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Geography in schools : changing practice

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Presentation on theme: "Geography in schools : changing practice"— Presentation transcript:

1 Geography in schools : changing practice
Leszek Iwaskow HMI Specialist Adviser for Geography Sharing and learning from good practice - FEB 2008

2 Sharing and learning from good practice - FEB 2008
‘Learning geography is essential in the 21st century’ – says Ofsted News Release: Thursday 17th January 2008 Sharing and learning from good practice - FEB 2008 “David Bell urges schools and the

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“It is essential that our children are taught well about geography and enjoy learning it. They must see it as learning about their world and its rapid climate changes, because when it is taught well children learn about global warming, carbon footprints and social responsibility as they become active citizens. These are vital aspects of modern life that affect us all” News Release: Thursday 17th January 2008 Sharing and learning from good practice - FEB 2008

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‘We know that our excellent teachers can help our children learn this vital subject, and become well equipped to deal with these challenges – all essential for them to become active and responsible citizens of the future’ Christine Gilbert, Her Majesty’s Chief Inspector of Education, Children’s Services and Skills. News Release: Thursday 17th January 2008 Sharing and learning from good practice - FEB 2008

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Selection of newspaper reports on geography – removed for copyright reasons Sharing and learning from good practice - FEB 2008

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Key Findings Geography survey inspections…continue to show that many primary teachers are not confident in teaching geography and have little or no opportunity to improve their knowledge of how to teach it. The quality of much teaching and learning in Key Stage 3 continues to be mediocre, often because secondary schools focus resources and expertise on examination classes, assigning non-specialists to teach at Key Stage 3. Sharing and learning from good practice - FEB 2008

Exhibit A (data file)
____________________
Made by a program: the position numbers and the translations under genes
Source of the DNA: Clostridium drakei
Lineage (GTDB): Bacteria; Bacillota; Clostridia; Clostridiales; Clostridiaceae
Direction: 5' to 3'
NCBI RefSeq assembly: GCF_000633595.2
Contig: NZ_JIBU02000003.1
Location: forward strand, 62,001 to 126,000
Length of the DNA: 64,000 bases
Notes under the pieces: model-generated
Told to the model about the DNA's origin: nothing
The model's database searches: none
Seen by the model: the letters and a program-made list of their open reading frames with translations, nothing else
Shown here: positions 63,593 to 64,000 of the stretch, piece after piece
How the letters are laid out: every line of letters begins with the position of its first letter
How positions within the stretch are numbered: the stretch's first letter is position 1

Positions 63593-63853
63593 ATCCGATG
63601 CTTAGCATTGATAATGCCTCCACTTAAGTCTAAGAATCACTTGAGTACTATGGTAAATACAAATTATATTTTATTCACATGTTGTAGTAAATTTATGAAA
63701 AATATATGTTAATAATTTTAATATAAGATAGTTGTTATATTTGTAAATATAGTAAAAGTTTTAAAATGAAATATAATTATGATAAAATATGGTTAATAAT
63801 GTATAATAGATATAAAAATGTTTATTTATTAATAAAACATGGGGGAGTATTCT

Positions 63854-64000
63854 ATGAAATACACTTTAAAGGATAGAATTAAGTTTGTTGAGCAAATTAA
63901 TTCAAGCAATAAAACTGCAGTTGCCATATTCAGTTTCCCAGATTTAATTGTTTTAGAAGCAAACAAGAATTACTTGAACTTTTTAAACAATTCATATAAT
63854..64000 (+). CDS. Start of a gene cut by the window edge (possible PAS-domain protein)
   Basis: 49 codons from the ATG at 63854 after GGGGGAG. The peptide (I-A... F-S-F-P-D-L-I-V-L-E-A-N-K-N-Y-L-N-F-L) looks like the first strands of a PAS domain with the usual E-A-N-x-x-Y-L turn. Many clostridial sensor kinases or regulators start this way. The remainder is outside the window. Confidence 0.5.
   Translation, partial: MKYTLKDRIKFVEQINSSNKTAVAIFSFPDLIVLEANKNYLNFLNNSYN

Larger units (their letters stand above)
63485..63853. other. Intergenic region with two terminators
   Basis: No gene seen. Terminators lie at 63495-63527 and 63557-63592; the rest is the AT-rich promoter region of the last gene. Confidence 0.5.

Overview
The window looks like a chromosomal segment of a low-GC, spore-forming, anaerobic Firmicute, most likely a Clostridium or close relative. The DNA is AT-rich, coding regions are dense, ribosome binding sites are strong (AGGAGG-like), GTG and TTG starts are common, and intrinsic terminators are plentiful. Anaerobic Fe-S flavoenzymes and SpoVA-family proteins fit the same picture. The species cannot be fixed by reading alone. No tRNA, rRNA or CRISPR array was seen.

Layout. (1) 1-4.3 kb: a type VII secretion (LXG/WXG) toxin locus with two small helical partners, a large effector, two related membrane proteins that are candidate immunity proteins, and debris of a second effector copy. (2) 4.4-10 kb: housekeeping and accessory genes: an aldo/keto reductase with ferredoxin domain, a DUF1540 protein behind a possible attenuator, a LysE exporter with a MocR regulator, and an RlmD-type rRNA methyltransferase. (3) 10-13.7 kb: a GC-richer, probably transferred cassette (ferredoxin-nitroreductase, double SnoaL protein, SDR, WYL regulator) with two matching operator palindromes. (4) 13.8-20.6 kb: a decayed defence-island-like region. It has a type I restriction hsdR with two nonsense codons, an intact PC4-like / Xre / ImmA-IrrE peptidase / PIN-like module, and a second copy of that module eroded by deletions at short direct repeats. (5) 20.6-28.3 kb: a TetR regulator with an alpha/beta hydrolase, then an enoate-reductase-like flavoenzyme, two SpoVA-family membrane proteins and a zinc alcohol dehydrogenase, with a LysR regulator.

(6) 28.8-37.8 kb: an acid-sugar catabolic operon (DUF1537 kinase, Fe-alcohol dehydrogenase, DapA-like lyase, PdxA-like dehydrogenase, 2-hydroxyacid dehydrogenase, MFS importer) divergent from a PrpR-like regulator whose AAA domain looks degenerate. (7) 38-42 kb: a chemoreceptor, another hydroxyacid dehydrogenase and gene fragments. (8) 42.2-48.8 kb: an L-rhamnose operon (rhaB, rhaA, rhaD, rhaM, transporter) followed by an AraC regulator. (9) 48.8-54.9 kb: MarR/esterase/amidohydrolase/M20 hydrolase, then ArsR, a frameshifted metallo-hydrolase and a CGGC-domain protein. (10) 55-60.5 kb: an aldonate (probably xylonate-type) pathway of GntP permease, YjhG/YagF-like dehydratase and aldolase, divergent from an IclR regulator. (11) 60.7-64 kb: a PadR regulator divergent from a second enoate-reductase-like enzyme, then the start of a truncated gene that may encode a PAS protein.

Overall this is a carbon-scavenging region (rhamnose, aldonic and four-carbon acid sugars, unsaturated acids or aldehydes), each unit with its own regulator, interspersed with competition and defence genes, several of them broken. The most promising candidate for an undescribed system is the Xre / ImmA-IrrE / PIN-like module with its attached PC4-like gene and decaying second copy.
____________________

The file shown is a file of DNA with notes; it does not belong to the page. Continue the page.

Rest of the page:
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The Secondary National Strategy has had only a limited impact on improving geography teaching. Weaknesses in the leadership and management of geography in primary and secondary schools continue to be apparent. In those primary schools where geography is well managed, the subject thrives and contributes positively to the Every Child Matters outcomes. Sharing and learning from good practice - FEB 2008

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The quality of assessment in primary and secondary schools is generally weak. Assessment focuses insufficiently on giving constructive feedback to pupils about their geographical knowledge, skills and understanding. Although pupils achieve high standards in GCSE and A-level geography, there is a significant decline in the number of pupils studying at these levels. Sharing and learning from good practice - FEB 2008

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The gender gap, which was previously narrow compared with that in most other subjects, is now becoming visible. Girls outperform boys at Key Stages 3 and 4, although more boys than girls choose to study geography. Evidence from schools involved in the new pilot GCSE suggests that pupils value the relevance of their work and the links between citizenship and geography. Sharing and learning from good practice - FEB 2008